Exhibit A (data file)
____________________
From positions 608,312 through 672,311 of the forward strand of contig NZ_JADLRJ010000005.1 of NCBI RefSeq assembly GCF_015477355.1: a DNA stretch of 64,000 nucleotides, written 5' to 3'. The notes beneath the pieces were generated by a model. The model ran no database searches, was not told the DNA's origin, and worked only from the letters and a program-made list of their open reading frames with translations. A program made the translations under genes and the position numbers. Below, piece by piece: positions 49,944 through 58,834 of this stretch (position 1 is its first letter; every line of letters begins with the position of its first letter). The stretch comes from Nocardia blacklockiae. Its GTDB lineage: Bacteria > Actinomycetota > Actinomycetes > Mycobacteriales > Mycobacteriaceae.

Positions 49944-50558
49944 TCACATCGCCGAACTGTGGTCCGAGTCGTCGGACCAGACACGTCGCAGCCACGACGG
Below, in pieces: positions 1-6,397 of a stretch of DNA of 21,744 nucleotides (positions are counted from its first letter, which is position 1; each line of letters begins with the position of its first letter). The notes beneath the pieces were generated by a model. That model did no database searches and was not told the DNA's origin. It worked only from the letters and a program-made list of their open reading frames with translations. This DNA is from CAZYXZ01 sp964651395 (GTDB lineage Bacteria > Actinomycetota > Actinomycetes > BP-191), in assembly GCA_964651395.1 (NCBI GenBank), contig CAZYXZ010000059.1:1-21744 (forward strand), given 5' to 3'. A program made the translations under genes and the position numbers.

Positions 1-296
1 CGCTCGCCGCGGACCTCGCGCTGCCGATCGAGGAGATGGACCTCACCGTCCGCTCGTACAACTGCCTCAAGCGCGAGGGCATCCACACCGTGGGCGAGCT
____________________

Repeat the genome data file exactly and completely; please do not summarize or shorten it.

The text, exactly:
From positions 608,312 through 672,311 of the forward strand of contig NZ_JADLRJ010000005.1 of NCBI RefSeq assembly GCF_015477355.1: a DNA stretch of 64,000 nucleotides, written 5' to 3'. The notes beneath the pieces were generated by a model. The model ran no database searches, was not told the DNA's origin, and worked only from the letters and a program-made list of their open reading frames with translations. A program made the translations under genes and the position numbers. Below, piece by piece: positions 49,944 through 58,834 of this stretch (position 1 is its first letter; every line of letters begins with the position of its first letter). The stretch comes from Nocardia blacklockiae. Its GTDB lineage: Bacteria > Actinomycetota > Actinomycetes > Mycobacteriales > Mycobacteriaceae.

Positions 49944-50558
49944 TCACATCGCCGAACTGTGGTCCGAGTCGTCGGACCAGACACGTCGCAGCCACGACGG
Below, in pieces: positions 1-6,397 of a stretch of DNA of 21,744 nucleotides (positions are counted from its first letter, which is position 1; each line of letters begins with the position of its first letter). The notes beneath the pieces were generated by a model. That model did no database searches and was not told the DNA's origin. It worked only from the letters and a program-made list of their open reading frames with translations. This DNA is from CAZYXZ01 sp964651395 (GTDB lineage Bacteria > Actinomycetota > Actinomycetes > BP-191), in assembly GCA_964651395.1 (NCBI GenBank), contig CAZYXZ010000059.1:1-21744 (forward strand), given 5' to 3'. A program made the translations under genes and the position numbers.

Positions 1-296
1 CGCTCGCCGCGGACCTCGCGCTGCCGATCGAGGAGATGGACCTCACCGTCCGCTCGTACAACTGCCTCAAGCGCGAGGGCATCCACACCGTGGGCGAGCT